Armchair, Attributed to Thomas Affleck (1740–1795), Mahogany, white oak, American

Armchair

Maker:
Attributed to Thomas Affleck (1740–1795)
Date:
1765–75
Geography:
Made in Philadelphia, Pennsylvania, United States
Culture:
American
Medium:
Mahogany, white oak
Dimensions:
43 x 28 1/4 x 30 in. (109.2 x 71.8 x 76.2 cm)
Classification:
Furniture
Credit Line:
Purchase, Gift of Mrs. Russell Sage and The Sylmaris Collection, Gift of George Coe Graves, by exchange; Robert G. Goelet Gift; and funds from various donors, 1959
Accession Number:
59.154
On view at The Met Fifth Avenue in Gallery 719
Affleck, a Scottish immigrant, came to America in 1763, the same year as John Penn (1729–1795), governor of Pennsylvania. This is one of a group of open-arm, upholstered-back armchairs with straight legs that Affleck is believed to have made for Penn. It follows a pattern for "French Chairs with Elbows" published in Thomas Chippendale’s "Gentleman and Cabinet-Maker’s Director" (1762 ed.).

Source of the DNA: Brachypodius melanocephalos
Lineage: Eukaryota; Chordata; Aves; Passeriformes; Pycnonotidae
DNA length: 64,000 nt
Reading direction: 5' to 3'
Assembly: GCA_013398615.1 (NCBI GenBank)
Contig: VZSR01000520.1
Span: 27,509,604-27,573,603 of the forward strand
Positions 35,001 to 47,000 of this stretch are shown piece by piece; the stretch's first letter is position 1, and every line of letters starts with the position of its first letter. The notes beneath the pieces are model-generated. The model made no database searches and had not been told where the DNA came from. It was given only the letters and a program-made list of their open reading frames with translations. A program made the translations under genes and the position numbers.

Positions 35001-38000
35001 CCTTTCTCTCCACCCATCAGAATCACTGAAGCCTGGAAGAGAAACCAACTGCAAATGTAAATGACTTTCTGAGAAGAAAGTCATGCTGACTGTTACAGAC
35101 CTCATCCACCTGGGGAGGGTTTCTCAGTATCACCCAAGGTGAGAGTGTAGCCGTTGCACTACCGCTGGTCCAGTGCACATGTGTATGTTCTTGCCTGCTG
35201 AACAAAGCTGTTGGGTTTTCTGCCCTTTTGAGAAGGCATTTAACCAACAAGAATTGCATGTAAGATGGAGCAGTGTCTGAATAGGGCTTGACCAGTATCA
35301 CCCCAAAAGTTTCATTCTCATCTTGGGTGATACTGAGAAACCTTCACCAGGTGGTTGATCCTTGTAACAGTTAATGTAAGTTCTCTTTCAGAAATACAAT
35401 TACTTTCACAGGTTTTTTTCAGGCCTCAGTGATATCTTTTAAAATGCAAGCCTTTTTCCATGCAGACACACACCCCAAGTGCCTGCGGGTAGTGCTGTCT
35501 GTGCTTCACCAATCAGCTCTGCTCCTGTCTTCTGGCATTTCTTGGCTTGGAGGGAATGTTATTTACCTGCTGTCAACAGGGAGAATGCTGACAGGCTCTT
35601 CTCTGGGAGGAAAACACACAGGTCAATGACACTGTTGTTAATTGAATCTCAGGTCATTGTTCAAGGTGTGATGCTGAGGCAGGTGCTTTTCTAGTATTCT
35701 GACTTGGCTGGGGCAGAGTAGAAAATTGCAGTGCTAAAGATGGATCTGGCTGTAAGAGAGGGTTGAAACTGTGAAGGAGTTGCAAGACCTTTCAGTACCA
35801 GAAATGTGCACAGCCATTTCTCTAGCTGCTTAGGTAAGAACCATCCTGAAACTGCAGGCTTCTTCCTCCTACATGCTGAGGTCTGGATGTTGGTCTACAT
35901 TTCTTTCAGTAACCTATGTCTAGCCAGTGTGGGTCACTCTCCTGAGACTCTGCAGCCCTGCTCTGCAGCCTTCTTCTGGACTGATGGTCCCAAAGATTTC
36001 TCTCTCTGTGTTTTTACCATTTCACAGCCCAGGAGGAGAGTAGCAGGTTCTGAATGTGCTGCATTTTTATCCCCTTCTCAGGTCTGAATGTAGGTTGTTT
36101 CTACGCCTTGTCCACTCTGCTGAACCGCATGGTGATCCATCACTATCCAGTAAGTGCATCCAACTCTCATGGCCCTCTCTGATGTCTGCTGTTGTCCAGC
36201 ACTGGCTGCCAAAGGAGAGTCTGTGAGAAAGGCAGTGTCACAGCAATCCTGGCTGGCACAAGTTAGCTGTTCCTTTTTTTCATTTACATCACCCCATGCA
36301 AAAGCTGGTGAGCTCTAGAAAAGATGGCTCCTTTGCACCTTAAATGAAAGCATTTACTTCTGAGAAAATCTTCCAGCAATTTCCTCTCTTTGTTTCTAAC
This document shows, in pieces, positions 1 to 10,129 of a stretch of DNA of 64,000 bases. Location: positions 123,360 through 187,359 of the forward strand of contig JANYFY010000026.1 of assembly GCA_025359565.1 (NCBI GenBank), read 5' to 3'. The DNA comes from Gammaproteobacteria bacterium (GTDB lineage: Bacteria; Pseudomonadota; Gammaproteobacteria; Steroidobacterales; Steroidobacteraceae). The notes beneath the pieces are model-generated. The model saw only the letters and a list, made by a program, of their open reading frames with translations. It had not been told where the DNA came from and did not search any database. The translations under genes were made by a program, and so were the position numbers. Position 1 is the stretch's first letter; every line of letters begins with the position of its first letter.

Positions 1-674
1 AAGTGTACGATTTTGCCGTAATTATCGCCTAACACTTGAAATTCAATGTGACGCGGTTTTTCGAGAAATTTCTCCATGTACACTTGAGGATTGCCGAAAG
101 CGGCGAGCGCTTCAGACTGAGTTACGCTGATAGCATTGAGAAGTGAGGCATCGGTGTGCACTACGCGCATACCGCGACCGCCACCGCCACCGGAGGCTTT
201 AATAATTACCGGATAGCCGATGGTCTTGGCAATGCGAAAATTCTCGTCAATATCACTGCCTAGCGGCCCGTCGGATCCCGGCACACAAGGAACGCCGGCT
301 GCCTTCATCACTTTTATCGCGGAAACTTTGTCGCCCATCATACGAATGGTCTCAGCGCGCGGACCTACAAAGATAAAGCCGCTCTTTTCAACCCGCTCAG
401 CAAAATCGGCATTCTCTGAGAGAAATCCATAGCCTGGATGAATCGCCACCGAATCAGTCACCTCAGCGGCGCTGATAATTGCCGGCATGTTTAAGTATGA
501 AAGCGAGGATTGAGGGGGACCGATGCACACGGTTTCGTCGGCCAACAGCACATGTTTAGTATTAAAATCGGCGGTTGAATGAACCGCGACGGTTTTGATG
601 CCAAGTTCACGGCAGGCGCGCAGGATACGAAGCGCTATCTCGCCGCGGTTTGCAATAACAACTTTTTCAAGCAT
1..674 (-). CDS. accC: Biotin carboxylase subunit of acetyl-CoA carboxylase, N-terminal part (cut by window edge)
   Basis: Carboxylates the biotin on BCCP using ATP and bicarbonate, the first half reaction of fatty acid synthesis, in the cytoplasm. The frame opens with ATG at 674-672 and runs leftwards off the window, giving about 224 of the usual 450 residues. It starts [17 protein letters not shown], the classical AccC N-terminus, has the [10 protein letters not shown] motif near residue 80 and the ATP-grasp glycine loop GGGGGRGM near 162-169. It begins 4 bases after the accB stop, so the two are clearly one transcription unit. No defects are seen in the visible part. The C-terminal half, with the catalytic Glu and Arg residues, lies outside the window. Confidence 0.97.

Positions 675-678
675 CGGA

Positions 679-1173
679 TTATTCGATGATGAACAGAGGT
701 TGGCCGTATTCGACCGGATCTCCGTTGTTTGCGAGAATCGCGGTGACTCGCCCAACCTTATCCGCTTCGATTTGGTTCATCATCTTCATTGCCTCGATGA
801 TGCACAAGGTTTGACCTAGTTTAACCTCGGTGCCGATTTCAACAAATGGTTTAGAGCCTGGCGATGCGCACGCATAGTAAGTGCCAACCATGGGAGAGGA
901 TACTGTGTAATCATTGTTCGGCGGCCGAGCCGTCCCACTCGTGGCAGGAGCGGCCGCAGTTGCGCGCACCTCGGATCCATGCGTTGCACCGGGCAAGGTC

George Hewitt Cushman, Philadelphia, before 1849–died 1876; his daughters, Alice and Ida Cushman, Philadelphia; Mrs. J. Insley Blair, Tuxedo Park, New York, until died 1951; her daughter, Mrs. Screven Lorillard, Far Hills, New Jersey; her husband, Screven Lorillard, Far Hills, New Jersey